CliffsNotes was started by Nebraska native Clifton Hillegass in 1958.[2] He was working at Nebraska Book Company of Lincoln, Nebraska, when he met Jack Cole, the co-owner of Coles, a Toronto book business. Coles published a series of Canadian study guides called Coles Notes, and sold Hillegass the U.S. rights to the guides.

Hillegass and his wife, Catherine, started the business in their basement at 511 Eastridge Drive in Lincoln, with sixteen William Shakespeare titles. By 1964, sales reached one million Notes annually. CliffsNotes now exist for hundreds of works. The term “Cliff’s Notes” has become a proprietary eponym for similar products.

IDG Books purchased CliffsNotes in 1998 for $14.2 million.

Link to the rest at Wikipedia

PG wonders if borrowing a copy of the notes for a class from a friend who Aced the class qualifies as a terrible moral failing.

What if the class is taught by a professor who reads her/his notes, putting nearly everyone to sleep?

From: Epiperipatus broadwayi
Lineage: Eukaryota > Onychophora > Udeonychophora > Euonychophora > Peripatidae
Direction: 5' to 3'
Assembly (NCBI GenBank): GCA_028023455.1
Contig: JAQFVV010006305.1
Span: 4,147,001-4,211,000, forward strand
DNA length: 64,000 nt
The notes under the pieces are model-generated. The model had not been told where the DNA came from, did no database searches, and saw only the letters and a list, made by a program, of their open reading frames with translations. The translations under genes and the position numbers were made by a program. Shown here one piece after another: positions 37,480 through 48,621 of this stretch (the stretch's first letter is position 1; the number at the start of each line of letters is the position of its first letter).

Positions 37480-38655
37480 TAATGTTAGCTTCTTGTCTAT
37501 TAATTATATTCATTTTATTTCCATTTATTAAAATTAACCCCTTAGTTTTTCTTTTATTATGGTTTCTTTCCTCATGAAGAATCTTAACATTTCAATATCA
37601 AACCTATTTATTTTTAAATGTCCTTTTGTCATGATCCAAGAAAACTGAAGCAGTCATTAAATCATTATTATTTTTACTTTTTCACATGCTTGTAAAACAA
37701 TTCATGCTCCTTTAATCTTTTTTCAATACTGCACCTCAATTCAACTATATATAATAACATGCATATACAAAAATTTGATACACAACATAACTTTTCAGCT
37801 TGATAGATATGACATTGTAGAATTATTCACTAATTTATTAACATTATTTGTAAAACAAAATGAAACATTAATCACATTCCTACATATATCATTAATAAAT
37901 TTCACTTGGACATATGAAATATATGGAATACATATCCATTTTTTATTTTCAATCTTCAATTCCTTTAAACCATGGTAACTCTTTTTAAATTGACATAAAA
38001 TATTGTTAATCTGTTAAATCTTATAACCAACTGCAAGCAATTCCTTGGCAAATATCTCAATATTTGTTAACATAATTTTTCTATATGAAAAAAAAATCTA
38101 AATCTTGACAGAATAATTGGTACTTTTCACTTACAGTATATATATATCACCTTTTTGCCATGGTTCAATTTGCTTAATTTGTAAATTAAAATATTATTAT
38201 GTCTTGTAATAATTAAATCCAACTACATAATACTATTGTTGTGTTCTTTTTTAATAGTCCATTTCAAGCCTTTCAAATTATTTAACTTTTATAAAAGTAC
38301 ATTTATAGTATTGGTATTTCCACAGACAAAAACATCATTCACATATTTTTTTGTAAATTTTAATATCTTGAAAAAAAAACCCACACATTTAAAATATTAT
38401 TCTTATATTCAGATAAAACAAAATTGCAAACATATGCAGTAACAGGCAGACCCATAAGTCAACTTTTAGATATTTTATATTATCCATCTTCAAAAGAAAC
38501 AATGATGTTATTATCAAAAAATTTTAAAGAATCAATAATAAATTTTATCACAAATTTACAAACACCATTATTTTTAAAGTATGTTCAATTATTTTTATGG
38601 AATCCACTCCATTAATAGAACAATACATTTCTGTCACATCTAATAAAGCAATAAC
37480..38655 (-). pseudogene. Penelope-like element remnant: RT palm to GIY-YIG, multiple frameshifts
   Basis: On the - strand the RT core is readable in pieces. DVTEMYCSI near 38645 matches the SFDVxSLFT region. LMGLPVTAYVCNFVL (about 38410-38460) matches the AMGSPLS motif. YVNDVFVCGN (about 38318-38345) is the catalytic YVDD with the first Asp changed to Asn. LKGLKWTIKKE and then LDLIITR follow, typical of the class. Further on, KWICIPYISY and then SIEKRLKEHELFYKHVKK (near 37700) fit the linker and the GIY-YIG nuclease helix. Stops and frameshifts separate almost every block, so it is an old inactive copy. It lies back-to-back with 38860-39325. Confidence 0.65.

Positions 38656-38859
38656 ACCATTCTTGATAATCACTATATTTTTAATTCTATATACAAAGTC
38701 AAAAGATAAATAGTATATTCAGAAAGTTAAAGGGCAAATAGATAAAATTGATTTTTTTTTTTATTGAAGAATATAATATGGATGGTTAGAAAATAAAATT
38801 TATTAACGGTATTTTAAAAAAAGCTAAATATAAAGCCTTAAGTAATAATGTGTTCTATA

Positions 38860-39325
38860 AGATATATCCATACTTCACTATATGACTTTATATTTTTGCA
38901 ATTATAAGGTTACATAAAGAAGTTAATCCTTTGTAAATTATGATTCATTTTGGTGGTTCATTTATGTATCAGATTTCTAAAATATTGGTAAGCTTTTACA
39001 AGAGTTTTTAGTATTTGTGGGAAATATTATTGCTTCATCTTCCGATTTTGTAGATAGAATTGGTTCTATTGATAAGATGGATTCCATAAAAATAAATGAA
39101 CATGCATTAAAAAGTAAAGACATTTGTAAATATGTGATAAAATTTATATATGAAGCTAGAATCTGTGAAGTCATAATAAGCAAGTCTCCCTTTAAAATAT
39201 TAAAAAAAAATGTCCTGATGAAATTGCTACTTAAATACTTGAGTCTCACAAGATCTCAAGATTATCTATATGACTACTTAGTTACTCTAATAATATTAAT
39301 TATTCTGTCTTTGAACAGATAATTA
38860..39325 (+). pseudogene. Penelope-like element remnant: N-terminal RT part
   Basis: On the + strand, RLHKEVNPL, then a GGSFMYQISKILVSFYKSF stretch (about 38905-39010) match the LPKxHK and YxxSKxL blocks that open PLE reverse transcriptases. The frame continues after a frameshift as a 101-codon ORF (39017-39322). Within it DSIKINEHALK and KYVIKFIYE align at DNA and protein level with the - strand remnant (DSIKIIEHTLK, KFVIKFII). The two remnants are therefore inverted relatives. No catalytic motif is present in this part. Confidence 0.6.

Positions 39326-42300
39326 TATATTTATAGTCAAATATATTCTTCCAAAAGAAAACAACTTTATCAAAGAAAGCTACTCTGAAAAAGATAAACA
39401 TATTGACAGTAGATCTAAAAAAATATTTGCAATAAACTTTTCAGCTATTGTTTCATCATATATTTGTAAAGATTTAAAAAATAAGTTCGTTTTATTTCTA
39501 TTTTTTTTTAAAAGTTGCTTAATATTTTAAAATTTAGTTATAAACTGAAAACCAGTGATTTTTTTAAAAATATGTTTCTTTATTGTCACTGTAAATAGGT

What if the world’s worst literature professor teaches Shakespeare?

Do all students have to consume the academic version of Brussels Sprouts from professors who have gained tenure and use their status to force starving graduate students to update their class notes?

It doesn’t take more than being sentenced to one or two boring 500-student lecture classes for many students to realize they should choose the professor instead of the subject. Why? Because, unlike Education majors, professors have never been taught to teach effectively. Teaching skills are not nearly as professionally rewarding as the publication of a paper on an abstruse topic that perhaps 15 people will read in its entirety.

PG made a big change to his college major to a subject nobody had heard of so he would be taught by one of four superb professors for 90% of his classes, with each class typically comprised of 10-12 students.

His GPA reflected his enthusiasm for these classes, but never completely recovered from the terminally miserable experience of the giant auditoriums struggling to stay awake.